The Nitty Gritty Of Icy Highways
It’s about this time of year when we’re skirting around treacherous conditions and asking, “why hasn’t this been gritted?”
The confusion arises around obligations and responsibilities on an annual basis, with warnings that you could be sued as an individual or company for helpfully gritting a patch near you but not doing a good enough job.
So with who does the responsibility for keeping roads and pavements ice free lie, and to what extent?
Who’s in charge of gritting the roads?
Local and county councils are responsible for nine out of every 10 miles of road – almost of quarter of a million miles of roads around the UK.
The Highways Agency is in charge of motorways and major A roads. However, due to the cost of covering every road, which would run into hundreds of millions, and the inaccessibility of some minor roads for the gritting lorries, less than half of these roads are covered.
To make up some ground, local authorities provide local grit bins for residents to attend to their surrounding streets and farmers to help clear areas around them.
What does the law say?
Section 41 (1A) of the Highways Act 1980 (England and Wales) says that “a highway authority is under a duty to ensure, so far as is reasonably practicable, that safe passage along a highway is not endangered by snow or ice.”
The “reasonably practical” is the reason why not all roads are gritted – as the resources needed are beyond what is available.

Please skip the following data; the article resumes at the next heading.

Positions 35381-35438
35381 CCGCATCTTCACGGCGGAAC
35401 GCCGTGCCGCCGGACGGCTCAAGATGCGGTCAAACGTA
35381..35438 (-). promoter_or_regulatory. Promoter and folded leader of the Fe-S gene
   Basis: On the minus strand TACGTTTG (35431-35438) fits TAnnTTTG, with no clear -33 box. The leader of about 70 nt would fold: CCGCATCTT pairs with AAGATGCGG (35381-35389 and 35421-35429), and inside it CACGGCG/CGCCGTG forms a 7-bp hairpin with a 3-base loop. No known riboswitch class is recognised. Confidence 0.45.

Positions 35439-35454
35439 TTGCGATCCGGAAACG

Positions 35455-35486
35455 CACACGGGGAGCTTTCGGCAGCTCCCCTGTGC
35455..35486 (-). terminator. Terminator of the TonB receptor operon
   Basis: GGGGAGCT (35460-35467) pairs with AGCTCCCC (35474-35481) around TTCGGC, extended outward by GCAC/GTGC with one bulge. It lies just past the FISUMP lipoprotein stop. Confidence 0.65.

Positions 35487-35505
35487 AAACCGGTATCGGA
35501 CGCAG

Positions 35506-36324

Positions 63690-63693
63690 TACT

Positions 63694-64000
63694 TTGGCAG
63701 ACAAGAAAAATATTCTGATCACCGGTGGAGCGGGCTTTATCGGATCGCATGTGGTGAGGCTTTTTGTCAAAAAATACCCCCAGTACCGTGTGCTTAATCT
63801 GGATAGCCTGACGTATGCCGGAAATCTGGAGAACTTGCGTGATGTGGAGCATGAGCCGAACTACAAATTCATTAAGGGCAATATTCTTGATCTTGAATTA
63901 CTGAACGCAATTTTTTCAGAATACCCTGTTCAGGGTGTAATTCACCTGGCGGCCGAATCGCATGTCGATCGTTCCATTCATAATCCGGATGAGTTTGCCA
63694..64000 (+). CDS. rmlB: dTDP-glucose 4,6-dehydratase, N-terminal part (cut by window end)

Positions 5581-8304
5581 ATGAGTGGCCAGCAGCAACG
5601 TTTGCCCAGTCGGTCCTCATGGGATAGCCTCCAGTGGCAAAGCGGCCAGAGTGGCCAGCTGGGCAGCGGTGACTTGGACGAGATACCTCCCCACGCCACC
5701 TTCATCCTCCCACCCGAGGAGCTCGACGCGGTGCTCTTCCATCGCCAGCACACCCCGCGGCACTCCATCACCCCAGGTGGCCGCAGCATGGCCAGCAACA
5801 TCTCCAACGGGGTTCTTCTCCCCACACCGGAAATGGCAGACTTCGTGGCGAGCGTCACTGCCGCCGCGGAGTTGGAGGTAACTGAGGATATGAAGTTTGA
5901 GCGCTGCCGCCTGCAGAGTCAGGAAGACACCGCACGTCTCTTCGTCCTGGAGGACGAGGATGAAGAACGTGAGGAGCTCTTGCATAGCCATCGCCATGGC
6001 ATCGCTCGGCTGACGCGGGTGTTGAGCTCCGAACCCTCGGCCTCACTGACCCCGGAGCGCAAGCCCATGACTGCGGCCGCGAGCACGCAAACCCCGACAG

On the 14h November, 1991, Mr Goodes skidded on an icy road in the village of Mayfield East Sussex, leading to life-changing injuries. The accident happened at 7.10am, and the gritting lorry was out at 7.30am, complying with their “Code of Good Practice which states that salting should be completed by this time in preparation for the morning rush hour.
In 2000, The House of Lords reversed a Court of Appeal decision that the Highways Authority’s obligation to maintain the highways extended to preventing ice forming on the road.
Snow needs only to be cleared if it’s causing an obstruction.
What about pavements?
Most pavements are the responsibility of the local council, as they’re classed as highways. But like the roads, they can’t all be addressed which is why you’ll see grit bins dotted around ready for a local resident or business to take the mantle. Pavements are treated depending on how frequently they’re used and by how many people.
Will I get sued if I do it myself?
Even if someone falls and hurts themselves on a path that you’ve cleared, as long as you’ve done so carefully, you’re unlikely to get sued. The only way for a case to hold weight would be if a court deemed the person clearing the path to be either “wholly incompetent” or “irresponsible” – otherwise Ministers have said that “public-spiritedness” and “common sense” should reign in such scenarios.